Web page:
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Pollen, Allergies, and a Happy Easter

Easter Flowers and Pollen

Spring is swinging into action and with Easter on the horizon we’re reminded of the beauty of Earth’s annual rebirth as plants go into full bloom.  While the promise of amazing flowers and leaf-laden trees presents hope for the year, it also brings pollen season back into action.  Instead of worrying about mold in the corners of your home and spores in the air, now our concerns turn to insects and the clinging of pollen that heralds a step towards allergy-season.

How to Prevent Pollen in Your Home

While pollen is a necessary evil and part of the Earth’s natural cycle, it steps up the need for allergy medications and regular in-home cleaning.  Fortunately, spring isn’t when the worst allergies come to bear for the US (that’s in the fall when the majority of the US is awash in ragweed pollen which can span hundreds of miles per plant) but we still have to deal with trees and plants releasing pollen into the air.  Fortunately, there are a few things you can do to help keep the air in your home clear of excess pollen.

  1. Change Your Filters – Yes, it’s a basic maintenance requirement, but you should change out your home’s air filter every 3-6 months. Three months is best during high-pollen or dust seasons or if you find yourself running the central air often.  A good way to remember is by writing the date of installation on the air filter itself to help you identify how long it’s been.
  2. Leave Shoes at the Door – Stamp your feet on an outdoor mat to remove as much dust and pollen as possible before entering, then leave your shoes by the door. A lot of pollen is picked up by shoes (and socks) as we walk around outside.  Walking back to your room to remove shoes will track all of that dust and pollen into your home where it settles into the carpet, curtains, and upholstery to be shuffled about the room whenever something is disturbed.
  3. Hang Jackets Near the Door –Just like shoes, your clothes pick up a lot of pollen as you walk around outside. If the weather is cool enough to allow for a light jacket or a suit coat, use one while walking around.  Pollen will stick to it instead of your regular clothes.  You can leave this exterior layer at the door of your home and keep from tracking additional particulates and allergens into your home.
  4. Vacuum Regularly – Honestly, this is just good advice. Regular vacuuming and dusting will help keep allergens to a minimum by removing pet dander, skin cells, dirt, dust, and pollen to a minimum.  Clean out your vacuum’s filter and air bag for maximum cleaning potential and don’t forget to clean furniture and curtains as well.
Easter Flowers and Pollen

Spring is swinging into action and with Easter on the horizon we’re reminded of the beauty of Earth’s annual rebirth as plants go into full bloom.  While the promise of amazing flowers and leaf-laden trees presents hope for the year, it also brings pollen season back into action.  Instead of worrying about mold in the corners of your home and spores in the air, now our concerns turn to insects and the clinging of pollen that heralds a step towards allergy-season.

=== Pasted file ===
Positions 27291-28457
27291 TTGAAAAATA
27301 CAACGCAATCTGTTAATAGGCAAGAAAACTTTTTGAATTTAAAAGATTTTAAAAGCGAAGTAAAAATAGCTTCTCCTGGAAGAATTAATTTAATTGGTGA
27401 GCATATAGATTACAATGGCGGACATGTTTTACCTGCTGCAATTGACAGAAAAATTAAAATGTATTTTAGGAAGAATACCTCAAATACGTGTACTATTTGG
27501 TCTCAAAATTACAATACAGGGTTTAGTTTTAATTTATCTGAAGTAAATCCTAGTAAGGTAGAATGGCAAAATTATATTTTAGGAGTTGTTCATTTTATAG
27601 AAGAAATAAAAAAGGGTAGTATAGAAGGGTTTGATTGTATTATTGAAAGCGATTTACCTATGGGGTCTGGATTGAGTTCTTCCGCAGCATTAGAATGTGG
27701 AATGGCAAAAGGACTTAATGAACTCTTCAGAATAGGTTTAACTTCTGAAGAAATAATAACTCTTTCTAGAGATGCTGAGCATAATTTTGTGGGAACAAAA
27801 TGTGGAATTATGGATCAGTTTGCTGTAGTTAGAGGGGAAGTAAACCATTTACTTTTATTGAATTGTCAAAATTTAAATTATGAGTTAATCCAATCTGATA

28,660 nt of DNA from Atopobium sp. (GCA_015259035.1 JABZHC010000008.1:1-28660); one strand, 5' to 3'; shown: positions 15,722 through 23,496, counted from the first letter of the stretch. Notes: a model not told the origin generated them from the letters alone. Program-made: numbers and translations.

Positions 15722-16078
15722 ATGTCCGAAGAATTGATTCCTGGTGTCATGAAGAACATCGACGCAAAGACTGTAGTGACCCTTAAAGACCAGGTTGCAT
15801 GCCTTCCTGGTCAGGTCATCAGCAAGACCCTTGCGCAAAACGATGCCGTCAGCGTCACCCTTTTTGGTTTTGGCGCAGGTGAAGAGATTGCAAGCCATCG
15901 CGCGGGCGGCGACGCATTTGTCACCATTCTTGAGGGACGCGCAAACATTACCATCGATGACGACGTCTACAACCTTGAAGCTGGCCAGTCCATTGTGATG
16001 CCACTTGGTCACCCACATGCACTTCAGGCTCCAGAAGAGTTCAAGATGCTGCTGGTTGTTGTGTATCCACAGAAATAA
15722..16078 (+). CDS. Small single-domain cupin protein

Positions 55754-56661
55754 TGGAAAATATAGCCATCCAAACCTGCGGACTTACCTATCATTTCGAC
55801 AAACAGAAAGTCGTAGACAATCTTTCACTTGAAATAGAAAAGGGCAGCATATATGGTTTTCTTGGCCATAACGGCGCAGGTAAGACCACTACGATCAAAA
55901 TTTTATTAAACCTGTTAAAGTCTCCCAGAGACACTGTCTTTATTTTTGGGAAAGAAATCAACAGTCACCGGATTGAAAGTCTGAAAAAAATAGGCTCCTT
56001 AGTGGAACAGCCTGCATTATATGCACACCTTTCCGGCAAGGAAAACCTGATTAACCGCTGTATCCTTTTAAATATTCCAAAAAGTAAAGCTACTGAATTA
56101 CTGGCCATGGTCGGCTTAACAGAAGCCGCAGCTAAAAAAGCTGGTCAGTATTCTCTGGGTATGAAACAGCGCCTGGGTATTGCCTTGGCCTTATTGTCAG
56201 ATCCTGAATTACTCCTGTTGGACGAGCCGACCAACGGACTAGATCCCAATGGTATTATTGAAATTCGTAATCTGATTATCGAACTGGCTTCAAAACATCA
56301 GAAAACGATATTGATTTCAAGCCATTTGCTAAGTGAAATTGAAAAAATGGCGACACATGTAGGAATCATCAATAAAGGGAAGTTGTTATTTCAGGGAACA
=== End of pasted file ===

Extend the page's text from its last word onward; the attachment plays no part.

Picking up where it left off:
How to Prevent Pollen in Your Home

While pollen is a necessary evil and part of the Earth’s natural cycle, it steps up the need for allergy medications and regular in-home cleaning.  Fortunately, spring isn’t when the worst allergies come to bear for the US (that’s in the fall when the majority of the US is awash in ragweed pollen which can span hundreds of miles per plant) but we still have to deal with trees and plants releasing pollen into the air.  Fortunately, there are a few things you can do to help keep the air in your home clear of excess pollen.

  1. Change Your Filters – Yes, it’s a basic maintenance requirement, but you should change out your home’s air filter every 3-6 months. Three months is best during high-pollen or dust seasons or if you find yourself running the central air often.  A good way to remember is by writing the date of installation on the air filter itself to help you identify how long it’s been.
  2. Leave Shoes at the Door – Stamp your feet on an outdoor mat to remove as much dust and pollen as possible before entering, then leave your shoes by the door. A lot of pollen is picked up by shoes (and socks) as we walk around outside.  Walking back to your room to remove shoes will track all of that dust and pollen into your home where it settles into the carpet, curtains, and upholstery to be shuffled about the room whenever something is disturbed.
  3. Hang Jackets Near the Door –Just like shoes, your clothes pick up a lot of pollen as you walk around outside. If the weather is cool enough to allow for a light jacket or a suit coat, use one while walking around.  Pollen will stick to it instead of your regular clothes.  You can leave this exterior layer at the door of your home and keep from tracking additional particulates and allergens into your home.
  4. Vacuum Regularly – Honestly, this is just good advice. Regular vacuuming and dusting will help keep allergens to a minimum by removing pet dander, skin cells, dirt, dust, and pollen to a minimum.  Clean out your vacuum’s filter and air bag for maximum cleaning potential and don’t forget to clean furniture and curtains as well.

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